The cross-stitched “T” map you mentioned reminded me that I have been meaning to submit this for awhile. Cross-sittched NYC subway map from 2010. I took a map and made it into an x-stitch pattern and then my Aunt stitched it for me.
Transit Maps says:
Wow! The 45-degree angularity of most transit maps means that they work well with this type of “pixel-based” art, but Sabina must have been thrilled with the finished result. Mostly based off the Vignelli “Weekender” map, by the look of things.
If you can get past the ridiculously incorrect statement in the second paragraph that the current New York subway map is “loosely based on a famous 1972 design by Massimo Vignelli”, then this is a fun overview of maps from 1924 to the current day. It’s nothing you can’t already find at the NYCSubway.org website with a little digging, but it’s nice to see them all on one page.
Future Map: FutureNYCSubway by vanshnookenraggen
An updated look at my futureNYCSubway proposal using an expanded Vignelli map.
More excellent work from Andrew Lynch (aka vanshnookenraggen) — this time, an astoundingly well-considered analysis of future plans for the New York Subway. The resultant map is quite beautiful as well, based as it is off Massimo Vignelli’s 2008/Weekender revision of his classic 1970s map.
I strongly encourage you to click through to Andrew’s website and read the full rationale behind this map: this isn’t just “fantasy”, it’s a well-balanced view of the potential future of the subway in New York. You can also download a PDF of the map for personal use (sweet!).
Submission - Aerial Photo of New York City with Rail Lines Superimposed
Fantastic work from Transit Maps reader Arnorian showing the New York Subway, PATH and NJ Transit Lines on top of an aerial photograph of central New York City. When you view a transit system like New York’s through the limitations of a small printed or on-line map (be it the official map, the Vignelli diagram or even the hybrid Kick Map), it’s easy to forget just how big and complex it is. A representation like this shows that complexity and scale to full effect, and also looks quite breathtakingly gorgeous.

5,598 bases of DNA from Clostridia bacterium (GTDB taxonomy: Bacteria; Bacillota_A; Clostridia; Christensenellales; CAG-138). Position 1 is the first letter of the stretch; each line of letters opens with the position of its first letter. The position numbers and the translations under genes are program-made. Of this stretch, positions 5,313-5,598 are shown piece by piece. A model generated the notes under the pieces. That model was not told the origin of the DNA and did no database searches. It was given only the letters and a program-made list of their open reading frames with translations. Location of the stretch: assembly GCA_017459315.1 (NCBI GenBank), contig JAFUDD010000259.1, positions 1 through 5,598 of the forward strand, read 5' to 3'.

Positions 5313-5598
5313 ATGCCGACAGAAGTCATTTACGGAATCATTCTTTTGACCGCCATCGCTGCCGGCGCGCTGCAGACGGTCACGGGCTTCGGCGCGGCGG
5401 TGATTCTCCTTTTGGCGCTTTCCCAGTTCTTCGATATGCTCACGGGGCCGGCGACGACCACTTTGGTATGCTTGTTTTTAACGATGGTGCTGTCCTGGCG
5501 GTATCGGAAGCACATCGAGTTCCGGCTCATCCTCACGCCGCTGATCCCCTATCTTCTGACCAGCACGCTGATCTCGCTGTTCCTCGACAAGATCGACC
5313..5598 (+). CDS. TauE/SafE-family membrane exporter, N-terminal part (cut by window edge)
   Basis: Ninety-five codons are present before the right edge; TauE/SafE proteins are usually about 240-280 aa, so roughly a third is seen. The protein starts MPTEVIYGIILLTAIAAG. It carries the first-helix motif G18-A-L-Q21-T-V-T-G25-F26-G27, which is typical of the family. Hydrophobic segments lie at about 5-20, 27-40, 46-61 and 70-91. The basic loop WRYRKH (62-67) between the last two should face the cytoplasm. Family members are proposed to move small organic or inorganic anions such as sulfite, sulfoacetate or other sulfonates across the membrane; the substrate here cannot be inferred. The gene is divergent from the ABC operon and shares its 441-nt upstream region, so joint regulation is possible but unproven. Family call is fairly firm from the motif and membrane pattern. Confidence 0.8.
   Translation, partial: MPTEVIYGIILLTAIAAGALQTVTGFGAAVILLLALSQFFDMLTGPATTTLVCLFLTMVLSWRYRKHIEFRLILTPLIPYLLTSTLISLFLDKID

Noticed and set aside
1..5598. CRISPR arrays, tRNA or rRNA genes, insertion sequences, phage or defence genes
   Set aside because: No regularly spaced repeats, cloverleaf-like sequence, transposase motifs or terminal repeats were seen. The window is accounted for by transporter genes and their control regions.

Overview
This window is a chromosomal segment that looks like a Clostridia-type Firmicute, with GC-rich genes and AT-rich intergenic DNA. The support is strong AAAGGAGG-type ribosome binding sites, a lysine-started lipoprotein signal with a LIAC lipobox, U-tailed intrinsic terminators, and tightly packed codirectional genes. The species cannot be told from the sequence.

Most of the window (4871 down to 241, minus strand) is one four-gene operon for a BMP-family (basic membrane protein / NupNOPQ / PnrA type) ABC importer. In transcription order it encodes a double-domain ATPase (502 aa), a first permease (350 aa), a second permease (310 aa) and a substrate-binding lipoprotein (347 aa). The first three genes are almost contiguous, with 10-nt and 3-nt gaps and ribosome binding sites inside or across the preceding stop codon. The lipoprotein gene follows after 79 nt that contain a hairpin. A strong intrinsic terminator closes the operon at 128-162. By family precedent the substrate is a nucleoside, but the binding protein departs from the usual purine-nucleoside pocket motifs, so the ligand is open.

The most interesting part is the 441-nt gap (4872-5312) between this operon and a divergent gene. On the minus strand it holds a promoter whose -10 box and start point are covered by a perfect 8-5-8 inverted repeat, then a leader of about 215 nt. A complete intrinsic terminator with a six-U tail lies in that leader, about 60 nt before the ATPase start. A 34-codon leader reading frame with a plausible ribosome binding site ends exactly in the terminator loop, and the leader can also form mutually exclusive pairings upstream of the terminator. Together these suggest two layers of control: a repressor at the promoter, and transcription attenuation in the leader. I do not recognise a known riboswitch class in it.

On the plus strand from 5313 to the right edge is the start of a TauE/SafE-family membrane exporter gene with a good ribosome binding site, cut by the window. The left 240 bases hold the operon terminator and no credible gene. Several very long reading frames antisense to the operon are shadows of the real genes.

Bigger image in this Skyscrapercity forum thread.
Update: I’ve replaced the image with a newer version that has been amended to take into account some comments that readers have made. I’d also like to properly attribute the photographer who took the photo that the map is overlaid on: Dennis Dimick — go and check out his Flickr stream!
Historical Map: New York Metropolitan Transit Authority 1968 Plan for Rail Improvement and Transit Expansion
Courtesy of the new and already indispensable hyperrealcartography Tumblr, here’s a simply stunning set of New York transit planning maps from the late 60s.
In this modern age of computer-aided map design, a lot of time can be spent trying to digitally replicate this watercolour look, but it’s hard to beat the real thing (although Stamen’s lovely map tiles do a pretty good job!).
The north pointer — successfully and cleverly integrating the then-brand-new MTA logo — is also worthy of note.
Historical Map: New York City Transit System Morning Peak Flow, 1954
A beautiful old map showing scheduled morning peak service (both actual service and absolute maximum capacity) into Manhattan below 60th Street. The thicker the lines, the greater the service — much like modern service frequency maps! Being 1954, the subway is still divided into its three separately run divisions: BMT (Yellow), IRT (Blue) and IND (Red).
(Source: Ward Maps’ Facebook Page — lots of amazing old maps here!)
Here’s how it works: Each turn, you build some track and add a new station. And so do your opponents. Because you’re not the only line in town, you have competition. Your goal is to serve as many desirable blocks as possible, while keeping your opponents at bay. How? Well, every piece of track you lay down cannot be crossed. So every turn, you are building walls. The only way through is via stations.
Over time a subway system will develop, its layout determined by how you and your opponents have chosen to play the game.
I would buy this game in a heartbeat.